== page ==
In July, a Saudi Arabian national, Princess Meshael Alayban, 42, was arrested by authorities in Orange County after one of her maids complained of being held against her will.
The maid, a 30-year-old Kenyan woman, had been hired by the family in her native country the year before and brought to the United States. She claimed that her passport had been taken upon arrival, that she was expected to work "around the clock" and that her earnings were a paultry $200 per month.
Managing to leave the Irvine condo, she got on a bus and explained her plight to a stranger, who then helped direct her to authorities.
Last month the case went to trial, and Alayban was acquitted of human trafficking charges. If found guilty, she would have faced serious jail time and a heavy fine.
Despite the fact that authorities found five other women working and living under similar circumstances in the Alayban residence, the jury concluded that there was a lack of evidence to convict on charges of trafficking and slavery. The defense called the episode a "misunderstanding and contract dispute."
Most residents of Orange County, and indeed most Americans, are unaware of such ugliness. Upon hearing the news unfold of the Alayban story, many unaccustomed to the notion of economic abuse of the poor probably attributed the "misunderstanding" to cultural differences.
How could slavery exist in 2013, especially in a free, civilized, democratic nation? The acquittal in the Alayban case aside, the reality of human trafficking is a worldwide cancer on the human race.
On Sept. 21, in the ballroom of the Balboa Bay Resort, an organization called the Global Center for Women & Justice, in association with Vanguard University, came together for a luncheon conference concluding a three-day seminar focused on the global crisis of human trafficking. The occasion marked the 10th anniversary of the program.
The keynote address was delivered by Ernie Allen, co-founder, president and chief executive of the International Centre for Missing & Exploited Children (ICMEC). Allen has devoted the past 23 years of his life to fighting child abduction, sexual exploitation, sexual violence and human trafficking.
He opened by telling the audience, "It is estimated that there are some 180,000 children in the United States today that are living under the threat of sexual exploitation."
Allen continued, "Good people don't believe that this can exist."
The "good people" in the Newport Beach crowd, well dressed, well fed, safe and secure in their lives, sat in silence as Allen pulled no punches in detailing the criminal aspects of the "the era of the Internet."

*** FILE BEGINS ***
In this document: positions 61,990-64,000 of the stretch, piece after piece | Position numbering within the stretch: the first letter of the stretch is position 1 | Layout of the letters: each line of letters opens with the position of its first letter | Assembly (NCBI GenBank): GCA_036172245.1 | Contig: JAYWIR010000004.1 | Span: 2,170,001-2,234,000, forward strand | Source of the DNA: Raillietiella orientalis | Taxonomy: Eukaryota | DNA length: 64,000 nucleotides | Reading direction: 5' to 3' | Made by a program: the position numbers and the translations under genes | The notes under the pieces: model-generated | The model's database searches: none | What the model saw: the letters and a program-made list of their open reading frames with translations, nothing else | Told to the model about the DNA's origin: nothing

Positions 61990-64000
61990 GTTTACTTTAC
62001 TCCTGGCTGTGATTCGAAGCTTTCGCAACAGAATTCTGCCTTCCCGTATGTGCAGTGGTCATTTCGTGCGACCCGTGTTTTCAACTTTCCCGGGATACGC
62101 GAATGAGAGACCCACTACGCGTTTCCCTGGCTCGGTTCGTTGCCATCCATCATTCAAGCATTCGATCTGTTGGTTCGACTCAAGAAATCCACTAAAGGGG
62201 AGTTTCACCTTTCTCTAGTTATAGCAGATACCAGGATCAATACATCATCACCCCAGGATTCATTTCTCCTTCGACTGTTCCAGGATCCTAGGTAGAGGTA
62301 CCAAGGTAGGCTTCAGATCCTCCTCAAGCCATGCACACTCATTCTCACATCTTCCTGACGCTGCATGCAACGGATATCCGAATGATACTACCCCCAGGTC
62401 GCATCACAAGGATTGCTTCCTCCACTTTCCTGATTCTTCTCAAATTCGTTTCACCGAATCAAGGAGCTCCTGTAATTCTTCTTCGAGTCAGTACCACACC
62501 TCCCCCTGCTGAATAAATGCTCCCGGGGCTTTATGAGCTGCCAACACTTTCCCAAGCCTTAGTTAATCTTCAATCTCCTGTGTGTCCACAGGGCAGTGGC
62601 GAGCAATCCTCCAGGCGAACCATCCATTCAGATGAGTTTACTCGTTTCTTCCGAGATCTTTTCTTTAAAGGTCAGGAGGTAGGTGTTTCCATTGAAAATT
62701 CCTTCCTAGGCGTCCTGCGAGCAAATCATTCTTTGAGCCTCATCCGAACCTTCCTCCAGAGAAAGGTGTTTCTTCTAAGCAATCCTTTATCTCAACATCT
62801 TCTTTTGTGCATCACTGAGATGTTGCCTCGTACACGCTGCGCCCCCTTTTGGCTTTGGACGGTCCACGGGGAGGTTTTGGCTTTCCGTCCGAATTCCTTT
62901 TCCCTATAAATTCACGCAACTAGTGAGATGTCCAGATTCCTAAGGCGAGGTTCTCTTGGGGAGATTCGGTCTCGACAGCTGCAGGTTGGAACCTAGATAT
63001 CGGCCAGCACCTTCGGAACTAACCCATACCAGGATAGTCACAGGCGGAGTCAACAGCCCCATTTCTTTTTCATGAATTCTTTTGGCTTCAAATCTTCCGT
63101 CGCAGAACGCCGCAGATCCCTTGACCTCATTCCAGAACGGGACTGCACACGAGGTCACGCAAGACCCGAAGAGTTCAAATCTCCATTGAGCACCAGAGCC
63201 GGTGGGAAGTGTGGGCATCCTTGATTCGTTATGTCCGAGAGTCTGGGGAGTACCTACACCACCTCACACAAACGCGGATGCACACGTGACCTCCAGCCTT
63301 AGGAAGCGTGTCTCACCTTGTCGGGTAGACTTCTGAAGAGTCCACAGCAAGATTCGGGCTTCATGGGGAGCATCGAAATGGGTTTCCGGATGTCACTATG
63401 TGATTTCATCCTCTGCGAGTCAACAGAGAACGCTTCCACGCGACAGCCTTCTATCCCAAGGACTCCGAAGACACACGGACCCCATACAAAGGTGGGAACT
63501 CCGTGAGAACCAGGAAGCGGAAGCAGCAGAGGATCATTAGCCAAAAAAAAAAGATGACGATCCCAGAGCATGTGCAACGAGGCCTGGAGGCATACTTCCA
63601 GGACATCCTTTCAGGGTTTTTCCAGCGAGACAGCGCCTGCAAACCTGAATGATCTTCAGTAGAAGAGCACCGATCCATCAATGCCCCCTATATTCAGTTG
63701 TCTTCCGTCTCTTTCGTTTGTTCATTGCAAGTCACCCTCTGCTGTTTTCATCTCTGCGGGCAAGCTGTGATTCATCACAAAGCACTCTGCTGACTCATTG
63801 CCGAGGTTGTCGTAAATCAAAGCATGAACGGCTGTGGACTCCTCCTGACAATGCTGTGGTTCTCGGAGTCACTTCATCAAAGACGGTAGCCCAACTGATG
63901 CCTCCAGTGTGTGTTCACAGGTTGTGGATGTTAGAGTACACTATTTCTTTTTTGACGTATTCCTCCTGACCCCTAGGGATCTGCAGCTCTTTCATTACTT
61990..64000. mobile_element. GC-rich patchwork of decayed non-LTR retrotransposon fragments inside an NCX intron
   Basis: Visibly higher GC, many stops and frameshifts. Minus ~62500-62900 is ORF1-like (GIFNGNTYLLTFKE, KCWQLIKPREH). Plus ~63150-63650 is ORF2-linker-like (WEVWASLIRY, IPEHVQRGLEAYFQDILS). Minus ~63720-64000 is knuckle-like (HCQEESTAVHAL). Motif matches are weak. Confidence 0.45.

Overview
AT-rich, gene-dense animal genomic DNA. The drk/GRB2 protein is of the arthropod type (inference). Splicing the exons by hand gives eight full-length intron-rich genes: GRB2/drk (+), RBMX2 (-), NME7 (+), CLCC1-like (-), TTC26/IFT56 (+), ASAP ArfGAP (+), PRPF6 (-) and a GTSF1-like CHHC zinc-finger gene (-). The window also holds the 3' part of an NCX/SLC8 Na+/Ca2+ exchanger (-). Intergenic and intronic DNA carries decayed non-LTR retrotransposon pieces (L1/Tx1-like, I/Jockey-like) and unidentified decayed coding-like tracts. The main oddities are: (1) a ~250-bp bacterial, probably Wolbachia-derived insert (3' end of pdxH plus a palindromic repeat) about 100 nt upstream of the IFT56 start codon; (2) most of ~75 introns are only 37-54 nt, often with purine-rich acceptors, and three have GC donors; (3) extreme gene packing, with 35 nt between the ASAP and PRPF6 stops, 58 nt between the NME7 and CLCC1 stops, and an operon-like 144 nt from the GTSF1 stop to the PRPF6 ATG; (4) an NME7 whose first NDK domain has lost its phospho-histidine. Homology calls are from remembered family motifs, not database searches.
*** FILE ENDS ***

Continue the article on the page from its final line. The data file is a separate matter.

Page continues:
"In 2012, it is estimated that there were some 18 million child-porn videos online featuring as many as 76% of subjects that are pre-pubescent children," he said. "Ten percent feature infants and toddlers in sexually exploitive scenarios."
The speaker made his point, stating, "Pornography and the explosion of human trafficking is a 20-30 billion dollar business annually in this digital economy."
The statistics are alarming. The victims are predominantly girls and young women, although boys are also lured into sexual slavery through human trafficking. They are almost always poor, helpless, pre-verbal youths. And, as Allen says, they are victims of crimes that are repeated over and over again. To be blunt, they are a reusable commodity.
To bring attention to the plight, event chairs Darrellyn Melilli and Mary Beth Molnar, working with Sandra Morgan, Vanguard's director at the Global Center for Women & Justice and a teacher whose curriculum centers on women's studies and in particular family violence and human trafficking, inspired the Orange County crowd to face the reality, however distasteful.
Ed Arnold and Maria Hall-Brown, from PBS SoCal, helped to rally support, raising close to $75,000 for specific initiatives aimed at extending awareness of the problem and fighting the abuse. The initiatives include Child Trafficking and Juvenile Justice Frontline Summit, First Responder Training, Global Partnerships and Live2Free Peer Education.
Local support came from Howard and Roberta Ahmanson, Sheri Benvenuti, Elizabeth Leonard, Bill and Pam Lawless, Keith and Pamela Curry, Jerry and Bobbi Dauderman, Richard and Jane Taylor, Janice Caballero, John and Ruth Ann Evans, Rosalie Freedman, Jan Landstrom and the Oddo family, to name only a few.
To learn more, go to firstname.lastname@example.org or call (714) 966-6360.
THE CROWD runs Fridays. B.W. Cook is editor of the Bay Window, the official publication of the Balboa Bay Club in Newport Beach.